When life gets challenging, we all yearn for simpler times. Cottagecore (also known as farmcore or countrycore), a global trend that promotes an idealised interpretation of rural living, is thus becoming a huge hit in this pandemic-ridden world.
Within the context of fashion, it sees people romanticising outfits that fit the aesthetic. Think loose slip dresses, maxi tops, laidback rompers, straw hats, floral embellishments and crochet accessories.
While cottagecore isn't immediately apparent in Malaysia as a fashion trend, it has its influence. Locally we are seeing a rise in people picking up arts and craft hobbbies like macrame or knitting.
If you have any doubts whether it is truly a trend, search for the hashtag (#cottagecorefashion) on Instagram. There are currently more than 19,000 snaps from users showing off their inspired outfits and wardrobe.
On TikTok, cottagecore fashion videos have a huge total of 4 million views. This really illustrates how popular it is among the younger crowd such as the Gen Zs.
But it isn't just about the clothes though. Cottagecore fashion is seen as part of a definitive lifestyle. Thus, pictures or videos often depict outfits with a carefully orchestrated setup.
A sunny, rustic kitchen. A picturesque meadow. Retro decors. They all make for a great backdrop to really bring out the feel of cottagecore fashion.
A long time coming?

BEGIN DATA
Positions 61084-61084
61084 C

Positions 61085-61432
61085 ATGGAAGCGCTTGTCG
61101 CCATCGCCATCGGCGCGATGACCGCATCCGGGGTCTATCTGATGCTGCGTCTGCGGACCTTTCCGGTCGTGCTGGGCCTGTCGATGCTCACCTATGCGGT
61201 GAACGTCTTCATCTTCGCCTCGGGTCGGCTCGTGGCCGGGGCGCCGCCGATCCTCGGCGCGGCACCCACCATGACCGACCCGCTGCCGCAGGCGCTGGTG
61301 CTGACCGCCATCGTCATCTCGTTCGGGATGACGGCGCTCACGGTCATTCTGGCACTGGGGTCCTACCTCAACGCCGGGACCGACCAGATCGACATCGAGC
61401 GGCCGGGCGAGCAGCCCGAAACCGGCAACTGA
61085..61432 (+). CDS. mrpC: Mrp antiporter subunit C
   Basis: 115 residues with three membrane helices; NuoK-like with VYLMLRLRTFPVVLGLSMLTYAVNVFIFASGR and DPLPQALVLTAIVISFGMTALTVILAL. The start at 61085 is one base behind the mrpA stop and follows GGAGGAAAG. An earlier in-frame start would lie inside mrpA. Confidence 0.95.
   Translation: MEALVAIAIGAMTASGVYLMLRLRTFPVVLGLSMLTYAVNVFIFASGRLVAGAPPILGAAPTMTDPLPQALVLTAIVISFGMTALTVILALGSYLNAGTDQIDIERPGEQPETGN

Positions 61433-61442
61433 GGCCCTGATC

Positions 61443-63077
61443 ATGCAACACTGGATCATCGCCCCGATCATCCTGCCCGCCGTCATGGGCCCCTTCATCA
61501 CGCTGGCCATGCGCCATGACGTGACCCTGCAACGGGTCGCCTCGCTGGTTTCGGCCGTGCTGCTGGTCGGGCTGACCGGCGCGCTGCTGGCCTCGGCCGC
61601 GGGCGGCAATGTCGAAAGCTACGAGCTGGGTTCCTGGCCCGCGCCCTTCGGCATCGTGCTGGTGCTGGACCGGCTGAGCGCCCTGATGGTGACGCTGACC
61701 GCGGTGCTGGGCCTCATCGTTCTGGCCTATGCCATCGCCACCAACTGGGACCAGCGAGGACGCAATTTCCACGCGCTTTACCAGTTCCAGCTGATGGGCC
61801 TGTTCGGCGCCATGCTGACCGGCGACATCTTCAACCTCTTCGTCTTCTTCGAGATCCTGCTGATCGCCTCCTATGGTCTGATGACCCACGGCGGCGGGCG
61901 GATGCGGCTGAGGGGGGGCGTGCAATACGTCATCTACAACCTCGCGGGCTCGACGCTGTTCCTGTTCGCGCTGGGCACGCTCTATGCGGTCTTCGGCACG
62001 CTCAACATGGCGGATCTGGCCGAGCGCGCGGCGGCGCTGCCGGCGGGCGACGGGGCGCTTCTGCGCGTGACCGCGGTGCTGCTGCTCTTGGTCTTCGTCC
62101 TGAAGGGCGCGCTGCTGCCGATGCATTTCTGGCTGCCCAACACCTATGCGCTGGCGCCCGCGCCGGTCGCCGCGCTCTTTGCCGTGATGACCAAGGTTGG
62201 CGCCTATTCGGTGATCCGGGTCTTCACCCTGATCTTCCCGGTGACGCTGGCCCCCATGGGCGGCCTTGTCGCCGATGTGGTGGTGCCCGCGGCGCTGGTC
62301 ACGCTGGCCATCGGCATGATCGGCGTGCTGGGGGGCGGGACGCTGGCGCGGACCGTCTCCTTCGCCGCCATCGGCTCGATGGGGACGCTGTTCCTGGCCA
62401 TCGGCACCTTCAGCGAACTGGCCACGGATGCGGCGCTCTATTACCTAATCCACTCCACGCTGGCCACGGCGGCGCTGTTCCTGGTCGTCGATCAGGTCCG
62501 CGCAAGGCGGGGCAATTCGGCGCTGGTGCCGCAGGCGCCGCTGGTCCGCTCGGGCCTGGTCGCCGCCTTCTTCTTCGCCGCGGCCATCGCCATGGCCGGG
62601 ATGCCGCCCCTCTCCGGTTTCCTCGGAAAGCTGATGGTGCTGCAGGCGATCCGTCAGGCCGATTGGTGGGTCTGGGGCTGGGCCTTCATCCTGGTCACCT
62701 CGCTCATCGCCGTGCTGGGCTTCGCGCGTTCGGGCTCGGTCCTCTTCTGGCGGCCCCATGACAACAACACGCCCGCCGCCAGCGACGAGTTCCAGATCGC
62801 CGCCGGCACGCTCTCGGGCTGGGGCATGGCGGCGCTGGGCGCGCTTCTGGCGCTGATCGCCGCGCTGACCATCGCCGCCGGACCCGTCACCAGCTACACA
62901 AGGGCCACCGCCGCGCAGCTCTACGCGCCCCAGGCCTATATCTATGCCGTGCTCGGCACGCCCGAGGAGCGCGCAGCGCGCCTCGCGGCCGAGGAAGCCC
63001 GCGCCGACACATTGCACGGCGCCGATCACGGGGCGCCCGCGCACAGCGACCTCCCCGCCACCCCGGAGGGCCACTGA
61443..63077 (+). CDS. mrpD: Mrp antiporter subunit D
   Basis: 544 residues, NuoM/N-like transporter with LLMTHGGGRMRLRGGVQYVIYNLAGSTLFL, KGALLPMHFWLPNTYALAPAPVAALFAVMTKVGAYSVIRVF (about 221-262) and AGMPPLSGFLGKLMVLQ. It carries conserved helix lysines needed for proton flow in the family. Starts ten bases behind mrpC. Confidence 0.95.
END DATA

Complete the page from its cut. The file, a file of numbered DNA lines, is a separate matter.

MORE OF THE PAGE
Cottagecore reportedly cropped up as a trend late last year. It however, came into its own this year when everyone was forced indoors under pandemic lockdown.
For those cooped up at home, the prospect of living in the countryside with plenty of space and fresh air became appealing. The increasing popularity of casual fashion due to working from home, helped too.
Why squeeze yourself into tight skirts and crisply tailored jackets when loungewear is now an acceptable form of dressing for Zoom meetings?
The same goes for cottagecore and its practicality. Fashion-wise, it is an extension of comfortable dressing.
Read more: Pyjamas not just for bedtime anymore, as the pandemic rewrites fashion rules
Other trends are being buoyed by the pandemic too. Upcycling for example, is seeing a resurgence. With the pandemic disrupting lives, everyone is suddenly more aware of how their actions can have real consequences.
As such, transforming unused items into high-quality fashion pieces has become a thing. Even designer labels are doing it.
Marine Serre's Maree Noire (Oil Slick) collection for example, comprised several upcycled pieces. To create the pieces, the French designer used leftover stocks of fabric and gave them a high-end second life.
The same goes for cottagecore. On the Spring/Summer 2020 runways, the collections by Dior, Louis Vuitton, Jacquemus and more all included cottagecore looks.
Louis Vuitton presented bags adorned with wild flowers. Dior's outfits were accessorised with straw hats, while Jacquemus left the big city to hold its runway show in a lavender farm.
Celebrities are adopting the cottagecore fashion trend too. Gigi and Bella Hadid was photographed by Vogue in April, showing their lives in a rural farmhouse.
Kaia Gerber is also a big fan. She frequently shows off her cottagecore style on Instagram with the backdrop of the great outdoors.
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